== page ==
Since the introduction of the Cap in water use in 1995, available water in each water year has been distributed to users via water rights administered by Basin states.

The relationship between aspects of the water market: entitlements, allocations and usage

relationship between water entitlements, allocations and usage will be different in wet and dry years. Your entitlement is the same but in a wet year more water is available but you might use less. Your allocation in a dry year will be less, but you might use more water.

Water entitlements

Water entitlements are rights to an ongoing share of water in a system. The financial value of water entitlements is determined by the water market, which operates like any other free market. The value of an entitlement is subject to market change. Entitlements are prioritised in various ways across the Basin.

Example of how the arrangements are prioritised by entitlement type (New South Wales surface water)

the allocations are prioritised in NSW in the following order from highest to lowest: domestic and stock, local water utility, high security, general security, supplementary

Water allocations

Water allocations are the amount of water distributed to users (water entitlement holders) in a water year. Allocations against those entitlements change according to rainfall, inflows into storages, and how much water is in storage. Each Basin state has a different process and different rules for allocating water.


Reliability is a measure of the likelihood of an amount of water being allocated to a particular class of entitlements over a period of time.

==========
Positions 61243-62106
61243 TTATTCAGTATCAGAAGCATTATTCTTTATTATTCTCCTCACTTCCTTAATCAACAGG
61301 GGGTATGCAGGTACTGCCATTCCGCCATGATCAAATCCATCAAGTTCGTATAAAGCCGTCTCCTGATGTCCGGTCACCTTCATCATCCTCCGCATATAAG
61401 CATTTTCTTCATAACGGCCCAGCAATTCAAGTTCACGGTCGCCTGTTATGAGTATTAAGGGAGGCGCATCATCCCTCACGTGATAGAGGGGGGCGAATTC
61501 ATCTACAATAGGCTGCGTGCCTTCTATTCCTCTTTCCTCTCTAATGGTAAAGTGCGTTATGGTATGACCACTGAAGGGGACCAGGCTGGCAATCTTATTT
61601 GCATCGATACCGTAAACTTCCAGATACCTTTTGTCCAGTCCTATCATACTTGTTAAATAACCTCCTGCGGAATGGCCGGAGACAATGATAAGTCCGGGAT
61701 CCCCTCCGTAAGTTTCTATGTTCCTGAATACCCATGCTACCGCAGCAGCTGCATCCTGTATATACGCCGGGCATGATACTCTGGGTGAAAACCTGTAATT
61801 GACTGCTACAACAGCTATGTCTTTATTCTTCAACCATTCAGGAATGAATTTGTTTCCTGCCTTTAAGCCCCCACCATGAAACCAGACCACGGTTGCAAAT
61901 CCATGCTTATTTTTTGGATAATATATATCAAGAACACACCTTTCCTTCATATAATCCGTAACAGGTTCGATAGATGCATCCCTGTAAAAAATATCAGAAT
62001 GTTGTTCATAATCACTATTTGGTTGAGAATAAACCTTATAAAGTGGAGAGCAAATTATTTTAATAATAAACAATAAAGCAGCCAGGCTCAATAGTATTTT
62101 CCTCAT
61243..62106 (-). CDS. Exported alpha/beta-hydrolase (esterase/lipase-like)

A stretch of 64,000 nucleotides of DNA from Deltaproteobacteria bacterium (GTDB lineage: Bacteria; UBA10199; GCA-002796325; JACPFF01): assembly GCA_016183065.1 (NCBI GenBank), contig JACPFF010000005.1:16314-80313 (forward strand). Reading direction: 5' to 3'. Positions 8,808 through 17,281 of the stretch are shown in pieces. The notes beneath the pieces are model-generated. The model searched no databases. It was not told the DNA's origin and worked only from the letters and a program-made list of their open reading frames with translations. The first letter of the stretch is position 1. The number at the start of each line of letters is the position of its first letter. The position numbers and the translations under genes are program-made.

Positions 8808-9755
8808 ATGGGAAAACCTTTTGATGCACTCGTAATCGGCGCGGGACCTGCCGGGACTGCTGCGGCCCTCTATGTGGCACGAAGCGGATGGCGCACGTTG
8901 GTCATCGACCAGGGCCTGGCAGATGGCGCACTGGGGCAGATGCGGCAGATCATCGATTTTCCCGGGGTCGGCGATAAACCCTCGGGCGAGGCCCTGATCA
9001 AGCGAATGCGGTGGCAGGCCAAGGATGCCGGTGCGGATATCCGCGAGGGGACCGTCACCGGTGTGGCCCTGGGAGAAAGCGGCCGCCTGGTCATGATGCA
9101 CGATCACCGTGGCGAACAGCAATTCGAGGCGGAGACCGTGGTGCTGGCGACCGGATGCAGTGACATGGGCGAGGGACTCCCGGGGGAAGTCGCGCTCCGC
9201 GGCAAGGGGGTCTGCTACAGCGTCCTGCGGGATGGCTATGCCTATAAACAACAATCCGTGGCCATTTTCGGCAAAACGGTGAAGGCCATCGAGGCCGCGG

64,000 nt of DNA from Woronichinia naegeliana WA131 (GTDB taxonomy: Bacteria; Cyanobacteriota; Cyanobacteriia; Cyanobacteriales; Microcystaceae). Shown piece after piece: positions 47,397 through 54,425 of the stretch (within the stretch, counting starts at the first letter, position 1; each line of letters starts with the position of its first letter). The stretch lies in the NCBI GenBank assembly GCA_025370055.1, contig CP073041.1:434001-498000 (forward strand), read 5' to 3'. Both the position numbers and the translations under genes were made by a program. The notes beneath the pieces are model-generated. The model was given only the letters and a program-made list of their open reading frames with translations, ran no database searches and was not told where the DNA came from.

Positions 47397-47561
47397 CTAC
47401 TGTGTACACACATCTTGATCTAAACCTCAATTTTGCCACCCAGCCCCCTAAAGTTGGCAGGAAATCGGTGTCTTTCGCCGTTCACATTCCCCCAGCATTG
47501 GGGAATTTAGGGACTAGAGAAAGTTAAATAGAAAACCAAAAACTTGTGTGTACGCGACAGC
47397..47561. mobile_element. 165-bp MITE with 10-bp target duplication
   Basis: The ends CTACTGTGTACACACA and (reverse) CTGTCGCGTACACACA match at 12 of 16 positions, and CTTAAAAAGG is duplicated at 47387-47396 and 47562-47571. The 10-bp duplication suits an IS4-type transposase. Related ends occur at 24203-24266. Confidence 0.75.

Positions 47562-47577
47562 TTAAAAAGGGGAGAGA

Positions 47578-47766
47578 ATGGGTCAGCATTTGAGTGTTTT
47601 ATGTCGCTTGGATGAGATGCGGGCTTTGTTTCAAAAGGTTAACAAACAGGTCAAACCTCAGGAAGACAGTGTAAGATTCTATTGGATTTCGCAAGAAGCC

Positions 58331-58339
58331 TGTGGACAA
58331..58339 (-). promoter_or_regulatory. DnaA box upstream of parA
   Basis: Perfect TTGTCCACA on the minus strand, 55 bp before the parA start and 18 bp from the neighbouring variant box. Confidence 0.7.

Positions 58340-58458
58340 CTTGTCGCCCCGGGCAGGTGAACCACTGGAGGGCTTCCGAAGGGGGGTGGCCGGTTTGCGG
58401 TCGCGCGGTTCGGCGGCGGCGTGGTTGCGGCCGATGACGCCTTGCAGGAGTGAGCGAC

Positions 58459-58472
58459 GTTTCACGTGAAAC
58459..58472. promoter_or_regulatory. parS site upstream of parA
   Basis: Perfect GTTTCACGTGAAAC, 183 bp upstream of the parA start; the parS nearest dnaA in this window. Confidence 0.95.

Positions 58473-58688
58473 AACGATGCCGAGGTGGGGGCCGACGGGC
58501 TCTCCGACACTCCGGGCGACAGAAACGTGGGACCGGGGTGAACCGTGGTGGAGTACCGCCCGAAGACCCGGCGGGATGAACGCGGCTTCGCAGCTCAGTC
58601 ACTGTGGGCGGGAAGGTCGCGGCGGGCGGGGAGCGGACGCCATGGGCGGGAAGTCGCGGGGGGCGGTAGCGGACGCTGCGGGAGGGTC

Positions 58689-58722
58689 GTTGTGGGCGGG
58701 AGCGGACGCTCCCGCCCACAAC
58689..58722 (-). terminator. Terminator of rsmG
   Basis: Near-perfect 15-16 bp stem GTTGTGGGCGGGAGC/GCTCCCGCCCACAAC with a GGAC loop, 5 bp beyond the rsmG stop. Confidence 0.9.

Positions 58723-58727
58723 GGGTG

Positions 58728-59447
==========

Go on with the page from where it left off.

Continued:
Water usage

Water usage is how much water is actually used from the water that is allocated. When water is allocated to an entitlement holder, they use it as needed – sometimes they only use only a proportion of their allocated water – for example, sometimes they will use 30%, sometimes they’ll use 95% and sometimes they’ll carryover to the next year. This is an individual business decision, where entitlement holders consider climate and rainfall, their cropping cycle, and their own business plans.

Water usage is the primary consideration in establishing the updated factors. These factors are used to determine the water recovery required to meet the outcomes of the Basin Plan.

Water recovery

It is in the interest of all stakeholders that the amount of water recovered accurately reflects the targets established under the Basin Plan.

The updated factors will affect the amount of water recovered against the targeted recovery in some catchments. There are a number of issues which will impact on future recovery, including the factors and the delivery of currently contracted water.

The final outcome will be known, as state water resource plans are finalised, and recovery programs and projects are completed.

More information on water recovery is available from the Department of Climate Change, Energy, the Environment and Water.

Updated: 22 Jul 2022